According to the monsoon-related forecast by the India Meteorological Department (IMD), India can look forward to a "near normal" monsoon this year; with the annual monsoon likely to be 96 percent of the LPA - Long Period Average.
With a 5 per cent model error kept by the weather scientists, the 96 percent outcome still is the weakest in the last six-year period - ever since a rather dry 2004 spell, the following years have had the monsoon surpass 98 percent of the average.
Nonetheless, the predictions are upbeat enough to cheer the farming community - raising hopes for bumper crops - and the market. It is another matter altogether that there have been sizeable variations in IMD's predictions from the real June-September monsoon rains, central to key crops like rice and sugarcane.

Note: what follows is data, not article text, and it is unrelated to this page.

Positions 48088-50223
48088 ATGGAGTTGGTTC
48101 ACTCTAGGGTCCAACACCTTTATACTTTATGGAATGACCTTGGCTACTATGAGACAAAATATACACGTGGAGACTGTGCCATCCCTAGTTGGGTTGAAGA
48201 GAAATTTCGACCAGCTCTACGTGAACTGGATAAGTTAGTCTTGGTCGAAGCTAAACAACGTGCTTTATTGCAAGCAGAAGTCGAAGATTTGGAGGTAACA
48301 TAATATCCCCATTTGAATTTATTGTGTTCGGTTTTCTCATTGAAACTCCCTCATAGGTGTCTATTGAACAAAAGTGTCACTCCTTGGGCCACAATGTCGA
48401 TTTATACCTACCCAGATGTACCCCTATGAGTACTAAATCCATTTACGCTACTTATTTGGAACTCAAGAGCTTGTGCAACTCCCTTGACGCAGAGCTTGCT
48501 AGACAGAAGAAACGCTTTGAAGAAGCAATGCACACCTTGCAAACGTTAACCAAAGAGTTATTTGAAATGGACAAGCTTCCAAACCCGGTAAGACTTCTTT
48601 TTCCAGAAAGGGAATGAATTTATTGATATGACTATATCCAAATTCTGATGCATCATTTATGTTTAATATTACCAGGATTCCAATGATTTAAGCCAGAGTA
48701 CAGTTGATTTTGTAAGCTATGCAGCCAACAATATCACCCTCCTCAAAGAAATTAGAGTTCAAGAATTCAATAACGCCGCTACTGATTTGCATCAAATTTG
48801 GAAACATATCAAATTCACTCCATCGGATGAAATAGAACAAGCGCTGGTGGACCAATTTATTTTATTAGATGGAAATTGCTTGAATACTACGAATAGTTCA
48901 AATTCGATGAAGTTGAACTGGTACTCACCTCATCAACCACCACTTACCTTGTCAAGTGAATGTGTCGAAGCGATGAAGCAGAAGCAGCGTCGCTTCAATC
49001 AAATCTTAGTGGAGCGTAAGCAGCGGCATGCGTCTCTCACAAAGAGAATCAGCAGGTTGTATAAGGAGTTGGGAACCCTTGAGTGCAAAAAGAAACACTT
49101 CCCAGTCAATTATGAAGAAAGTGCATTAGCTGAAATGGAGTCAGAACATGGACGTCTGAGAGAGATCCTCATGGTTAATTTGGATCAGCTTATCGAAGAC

In fact, along with the optimistic forecast, the IMD has also tipped off that there exist "equal probabilities" for the development of the La Nina or El Nino systems before May, due to which the predictions may sway towards wetter or drier weather.
However, despite the caution, Rupa Rege Nitsure, chief economist of Bank of Baroda in Mumbai, who said that the IMD predictions are "very encouraging given that agricultural performance above three percent is critical to realize GDP growth between 6 to 6.5 percent."